General Cyclops Notes:
Cyclops requires some care and precautions with regards to slicing settings and setup. The main point to understand is that if a filament is not present in both heatbreaks and fully towards the bottom of the heatbreaks into the heated zone then there nothing stopping liquid plastic from back-flowing up the empty heatbreak and making a horrible mess of the cold side of the hotend. Always ensure filament is present in both heatbreaks before attempting to extrude in order to prevent back-flow.
Cyclops requires somewhat more extrusion force than a standard hotend will normally, so Titan is really great for Cyclops.
When inserting filament for the first time it is a good idea to insert the filament into the hotend as far as they will go when cold, and then heat up the hotend to printing temperature.
When configuring your slicer for dual extrusion pay attention to the length of retraction used on tool change. Slicers often assume that you are using a fairly conventional hotend and attempt to fully retract the filament out of the hot zone of the hotend with a long retraction when switching hotends. This can cause the filament to be retracted too far out of the idle heatbreak and allow back-flow.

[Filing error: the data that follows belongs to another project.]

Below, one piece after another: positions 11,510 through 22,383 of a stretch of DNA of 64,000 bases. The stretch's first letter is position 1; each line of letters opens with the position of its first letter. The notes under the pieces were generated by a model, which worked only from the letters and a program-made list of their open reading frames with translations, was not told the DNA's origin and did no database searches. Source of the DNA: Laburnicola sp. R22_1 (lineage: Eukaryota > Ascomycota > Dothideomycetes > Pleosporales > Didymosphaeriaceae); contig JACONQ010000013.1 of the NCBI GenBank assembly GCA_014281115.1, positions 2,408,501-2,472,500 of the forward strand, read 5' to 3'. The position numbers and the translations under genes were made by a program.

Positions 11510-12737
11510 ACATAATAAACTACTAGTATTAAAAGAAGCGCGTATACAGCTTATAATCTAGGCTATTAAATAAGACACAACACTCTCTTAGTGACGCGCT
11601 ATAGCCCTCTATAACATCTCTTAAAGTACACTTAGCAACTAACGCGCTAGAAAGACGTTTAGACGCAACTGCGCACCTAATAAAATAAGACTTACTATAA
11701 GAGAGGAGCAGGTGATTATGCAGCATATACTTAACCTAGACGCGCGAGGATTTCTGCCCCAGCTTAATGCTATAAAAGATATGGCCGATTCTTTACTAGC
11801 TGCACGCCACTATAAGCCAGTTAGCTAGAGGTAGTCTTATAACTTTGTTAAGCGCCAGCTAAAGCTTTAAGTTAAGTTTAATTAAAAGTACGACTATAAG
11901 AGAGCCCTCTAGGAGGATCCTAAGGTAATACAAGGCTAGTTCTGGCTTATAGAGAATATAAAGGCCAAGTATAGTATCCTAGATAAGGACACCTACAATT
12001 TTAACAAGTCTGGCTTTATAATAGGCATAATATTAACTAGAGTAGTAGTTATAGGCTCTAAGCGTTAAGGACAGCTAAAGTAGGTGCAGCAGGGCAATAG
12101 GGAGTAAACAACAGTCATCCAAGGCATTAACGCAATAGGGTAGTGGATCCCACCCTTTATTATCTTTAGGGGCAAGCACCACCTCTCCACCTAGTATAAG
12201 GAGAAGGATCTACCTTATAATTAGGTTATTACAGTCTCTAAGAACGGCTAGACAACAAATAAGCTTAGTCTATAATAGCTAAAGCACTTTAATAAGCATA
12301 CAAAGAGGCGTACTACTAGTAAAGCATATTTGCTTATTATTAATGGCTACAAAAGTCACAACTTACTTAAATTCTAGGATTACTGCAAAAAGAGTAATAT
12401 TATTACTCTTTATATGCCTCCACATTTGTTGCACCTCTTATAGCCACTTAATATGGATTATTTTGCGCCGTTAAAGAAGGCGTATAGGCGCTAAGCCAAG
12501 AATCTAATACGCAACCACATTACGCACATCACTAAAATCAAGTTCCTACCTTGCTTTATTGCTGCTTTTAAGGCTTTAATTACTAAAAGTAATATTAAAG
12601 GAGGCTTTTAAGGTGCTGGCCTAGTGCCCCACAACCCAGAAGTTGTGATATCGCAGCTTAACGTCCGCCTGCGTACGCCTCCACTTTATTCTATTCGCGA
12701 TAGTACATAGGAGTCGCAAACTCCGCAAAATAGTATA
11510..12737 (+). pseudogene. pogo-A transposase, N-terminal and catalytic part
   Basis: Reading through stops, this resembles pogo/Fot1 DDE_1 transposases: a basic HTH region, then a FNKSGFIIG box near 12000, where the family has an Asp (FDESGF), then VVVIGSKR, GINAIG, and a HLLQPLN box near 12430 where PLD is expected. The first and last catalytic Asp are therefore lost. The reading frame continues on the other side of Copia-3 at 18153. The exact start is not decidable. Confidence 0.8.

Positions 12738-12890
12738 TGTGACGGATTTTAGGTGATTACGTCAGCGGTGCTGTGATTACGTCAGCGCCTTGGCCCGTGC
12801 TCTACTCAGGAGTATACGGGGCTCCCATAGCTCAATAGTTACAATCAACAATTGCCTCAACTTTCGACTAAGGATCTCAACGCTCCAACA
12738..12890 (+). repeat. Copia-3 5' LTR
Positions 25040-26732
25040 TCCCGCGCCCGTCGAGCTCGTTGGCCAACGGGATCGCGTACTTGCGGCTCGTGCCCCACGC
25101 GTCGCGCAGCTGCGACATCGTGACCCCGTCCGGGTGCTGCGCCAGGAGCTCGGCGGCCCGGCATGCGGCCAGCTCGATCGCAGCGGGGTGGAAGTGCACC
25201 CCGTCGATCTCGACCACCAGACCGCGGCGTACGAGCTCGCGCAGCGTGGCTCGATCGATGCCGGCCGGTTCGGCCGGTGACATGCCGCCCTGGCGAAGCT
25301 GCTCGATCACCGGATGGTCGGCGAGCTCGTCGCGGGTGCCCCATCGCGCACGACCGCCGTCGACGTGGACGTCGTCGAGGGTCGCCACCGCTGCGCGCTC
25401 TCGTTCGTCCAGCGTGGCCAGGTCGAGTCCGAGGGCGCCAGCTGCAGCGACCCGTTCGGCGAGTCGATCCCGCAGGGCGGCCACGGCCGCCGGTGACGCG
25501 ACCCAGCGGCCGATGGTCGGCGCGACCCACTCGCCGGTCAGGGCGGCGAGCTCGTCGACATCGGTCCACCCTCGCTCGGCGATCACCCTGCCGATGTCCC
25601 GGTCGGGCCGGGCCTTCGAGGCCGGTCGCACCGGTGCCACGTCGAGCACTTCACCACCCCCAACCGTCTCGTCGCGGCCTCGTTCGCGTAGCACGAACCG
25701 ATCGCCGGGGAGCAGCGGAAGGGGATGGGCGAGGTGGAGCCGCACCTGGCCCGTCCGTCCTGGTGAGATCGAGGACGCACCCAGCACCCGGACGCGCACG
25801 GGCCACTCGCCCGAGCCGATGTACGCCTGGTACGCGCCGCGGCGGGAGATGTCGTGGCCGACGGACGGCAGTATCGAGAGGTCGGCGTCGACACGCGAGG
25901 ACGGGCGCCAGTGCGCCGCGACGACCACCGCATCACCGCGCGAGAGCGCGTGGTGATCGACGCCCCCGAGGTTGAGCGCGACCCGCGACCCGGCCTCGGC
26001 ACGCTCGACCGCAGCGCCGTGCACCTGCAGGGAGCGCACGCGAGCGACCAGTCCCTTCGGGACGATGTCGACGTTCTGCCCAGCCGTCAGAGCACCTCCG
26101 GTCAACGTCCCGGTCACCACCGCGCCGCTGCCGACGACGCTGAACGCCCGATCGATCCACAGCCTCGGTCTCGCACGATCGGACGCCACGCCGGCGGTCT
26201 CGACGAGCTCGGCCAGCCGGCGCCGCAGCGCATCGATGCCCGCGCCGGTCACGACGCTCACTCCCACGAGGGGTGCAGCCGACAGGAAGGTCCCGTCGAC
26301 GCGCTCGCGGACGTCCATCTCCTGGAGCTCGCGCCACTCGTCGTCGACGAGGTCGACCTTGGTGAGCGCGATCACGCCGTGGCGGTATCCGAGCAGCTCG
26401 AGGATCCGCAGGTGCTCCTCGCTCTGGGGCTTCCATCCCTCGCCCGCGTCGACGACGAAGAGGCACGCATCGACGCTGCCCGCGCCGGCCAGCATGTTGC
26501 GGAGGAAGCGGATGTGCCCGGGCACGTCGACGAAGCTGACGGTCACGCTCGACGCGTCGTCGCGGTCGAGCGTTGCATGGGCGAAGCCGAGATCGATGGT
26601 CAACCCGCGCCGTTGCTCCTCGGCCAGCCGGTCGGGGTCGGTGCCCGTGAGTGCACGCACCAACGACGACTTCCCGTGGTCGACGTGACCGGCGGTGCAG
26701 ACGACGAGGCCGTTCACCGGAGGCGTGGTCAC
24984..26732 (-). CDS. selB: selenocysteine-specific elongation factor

In general we have found that a 1mm standard retraction works well for most situations. Retraction on tool change works well when set to a value of around 1.5-2mm. Any longer than this and back-flow may occur.
Cura has a useful dual extrusion feature called “Wipe and Prime Tower”. This feature creates a sacrificial tower-object which when the printer has to change extruders the printer will use to purge out the old colour before continuing with the next part of the print. Cyclops works well with values of around 25-35 mm^3 depending on the type of filament being used and the strength of the colours, if you see slow transitions a purge volume of 50 mm^3 may help. In general we find ABS produces much crisper switches than PLA with lower purge volumes, and also seems to produce slightly better quality prints.